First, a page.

Persuade Stakeholders for Effective Project Governance

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One of the biggest challenges faced by all sectors of the project management profession is persuading senior executives to focus on implementing effective project governance.

Governance is a "top-down" process. Most of the risks and rewards associated with a project or program are determined long before the project manager is appointed.

Effective project management delivers a realistic and achievable outcome efficiently. If the parameters for the project are unrealistic in the first place, the best project management can do is stop the situation from deteriorating further. Failure is guaranteed.

Wishful thinking is not an effective substitute for effective project governance. A Guide to the Project Management Body of Knowledge (PMBOK® Guide) does not have a miracle process that will magically transform an impossible set of objectives into an achievable set of objectives.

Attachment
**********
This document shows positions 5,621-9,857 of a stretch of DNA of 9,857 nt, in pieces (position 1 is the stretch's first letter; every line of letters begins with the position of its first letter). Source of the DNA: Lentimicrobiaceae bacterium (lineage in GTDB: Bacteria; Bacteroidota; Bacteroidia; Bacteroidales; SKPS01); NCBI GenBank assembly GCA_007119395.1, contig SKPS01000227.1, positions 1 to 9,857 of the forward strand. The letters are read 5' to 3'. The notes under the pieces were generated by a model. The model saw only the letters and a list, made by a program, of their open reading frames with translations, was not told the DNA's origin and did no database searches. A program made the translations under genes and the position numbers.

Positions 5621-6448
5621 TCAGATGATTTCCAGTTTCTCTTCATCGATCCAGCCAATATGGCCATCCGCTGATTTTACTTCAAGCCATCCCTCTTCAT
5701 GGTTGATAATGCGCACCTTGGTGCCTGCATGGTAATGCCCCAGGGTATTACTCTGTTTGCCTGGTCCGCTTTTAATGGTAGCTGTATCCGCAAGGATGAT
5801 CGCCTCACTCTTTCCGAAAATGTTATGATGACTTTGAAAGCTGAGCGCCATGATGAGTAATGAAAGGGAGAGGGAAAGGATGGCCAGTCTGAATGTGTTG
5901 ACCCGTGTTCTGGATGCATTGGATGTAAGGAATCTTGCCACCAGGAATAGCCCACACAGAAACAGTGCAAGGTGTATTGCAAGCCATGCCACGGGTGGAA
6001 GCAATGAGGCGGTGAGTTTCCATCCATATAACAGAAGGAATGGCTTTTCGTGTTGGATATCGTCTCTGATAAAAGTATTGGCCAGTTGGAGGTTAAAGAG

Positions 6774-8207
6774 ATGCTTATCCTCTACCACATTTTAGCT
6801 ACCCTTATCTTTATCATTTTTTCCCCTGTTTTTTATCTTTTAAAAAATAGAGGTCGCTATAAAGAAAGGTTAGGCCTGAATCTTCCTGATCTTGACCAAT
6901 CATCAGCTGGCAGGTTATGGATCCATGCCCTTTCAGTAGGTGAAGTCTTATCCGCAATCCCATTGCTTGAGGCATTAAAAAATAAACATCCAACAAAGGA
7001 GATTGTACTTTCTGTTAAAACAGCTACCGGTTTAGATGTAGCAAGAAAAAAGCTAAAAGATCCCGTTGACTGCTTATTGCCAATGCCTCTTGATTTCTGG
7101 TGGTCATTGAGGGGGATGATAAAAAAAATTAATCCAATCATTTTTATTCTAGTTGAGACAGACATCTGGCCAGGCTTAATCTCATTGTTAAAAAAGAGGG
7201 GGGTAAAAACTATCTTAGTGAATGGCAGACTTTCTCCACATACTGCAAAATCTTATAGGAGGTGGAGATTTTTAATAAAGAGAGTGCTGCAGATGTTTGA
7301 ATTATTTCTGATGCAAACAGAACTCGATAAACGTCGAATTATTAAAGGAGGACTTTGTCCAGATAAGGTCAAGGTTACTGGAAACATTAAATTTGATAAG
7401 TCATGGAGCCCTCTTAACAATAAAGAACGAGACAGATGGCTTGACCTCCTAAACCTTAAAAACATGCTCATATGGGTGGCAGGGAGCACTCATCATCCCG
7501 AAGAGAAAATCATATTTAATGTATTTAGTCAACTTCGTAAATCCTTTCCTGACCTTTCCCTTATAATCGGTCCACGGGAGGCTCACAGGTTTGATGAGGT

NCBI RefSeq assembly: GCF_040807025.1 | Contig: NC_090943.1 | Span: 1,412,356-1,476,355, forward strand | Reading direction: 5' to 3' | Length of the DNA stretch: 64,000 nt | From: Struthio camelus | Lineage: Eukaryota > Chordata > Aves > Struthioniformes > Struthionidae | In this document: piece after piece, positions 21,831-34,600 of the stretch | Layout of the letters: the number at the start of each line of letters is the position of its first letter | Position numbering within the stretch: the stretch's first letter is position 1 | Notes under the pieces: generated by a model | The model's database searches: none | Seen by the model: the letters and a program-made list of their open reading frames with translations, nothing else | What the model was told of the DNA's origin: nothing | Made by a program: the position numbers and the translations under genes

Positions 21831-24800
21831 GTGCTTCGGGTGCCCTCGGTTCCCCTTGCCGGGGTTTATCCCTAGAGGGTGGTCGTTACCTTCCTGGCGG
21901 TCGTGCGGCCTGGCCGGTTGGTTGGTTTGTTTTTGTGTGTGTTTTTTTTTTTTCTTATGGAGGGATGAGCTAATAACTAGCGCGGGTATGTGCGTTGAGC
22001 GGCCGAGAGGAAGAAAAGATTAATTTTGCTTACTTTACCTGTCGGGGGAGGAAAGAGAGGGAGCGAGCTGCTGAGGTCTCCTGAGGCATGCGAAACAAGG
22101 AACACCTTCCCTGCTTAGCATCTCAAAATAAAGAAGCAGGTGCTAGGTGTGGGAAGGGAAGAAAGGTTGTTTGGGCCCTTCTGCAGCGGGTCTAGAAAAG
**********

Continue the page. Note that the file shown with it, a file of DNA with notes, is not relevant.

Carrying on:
The organization's executives need to balance risks, rewards and capabilities to set realistic objectives and then use effective governance systems to oversee the delivery.

The only way to achieve meaningful change is by communicating to affect a change in the understanding of stakeholders. When senior executives require effective project governance, we can better assist them in establishing effective and robust systems.

If you're lucky enough to work in an organization with effective project governance, broadcast the benefits. If you work in an organization that could improve its governance, use your skills to advise upwards. If your organization is on the road toward effective governance, keep helping it along.  

If we are successful in making effective project governance the normal way organizations operate, the rate of project success will increase, as will the standing of our profession.

What can you do to help create the climate for better governance?   

Posted by Lynda Bourne on: January 11, 2012 11:51 AM | Permalink

Comments

NK Shrivastava
Excellent post.

I agree that "The organization's executives need to balance risks, rewards and capabilities to set realistic objectives".

At the same time I think the executives need information to make fact based decisions. It is the responsibility of the Project Governance or PMO (if there is one) to create a governance structure that provides facts/data progressively as the project moves from conceptualization to initiation to planning.

At each stage the project manager should be able to provide progressively accurate information about time/cost/duration of the project to help executives make the right decision.

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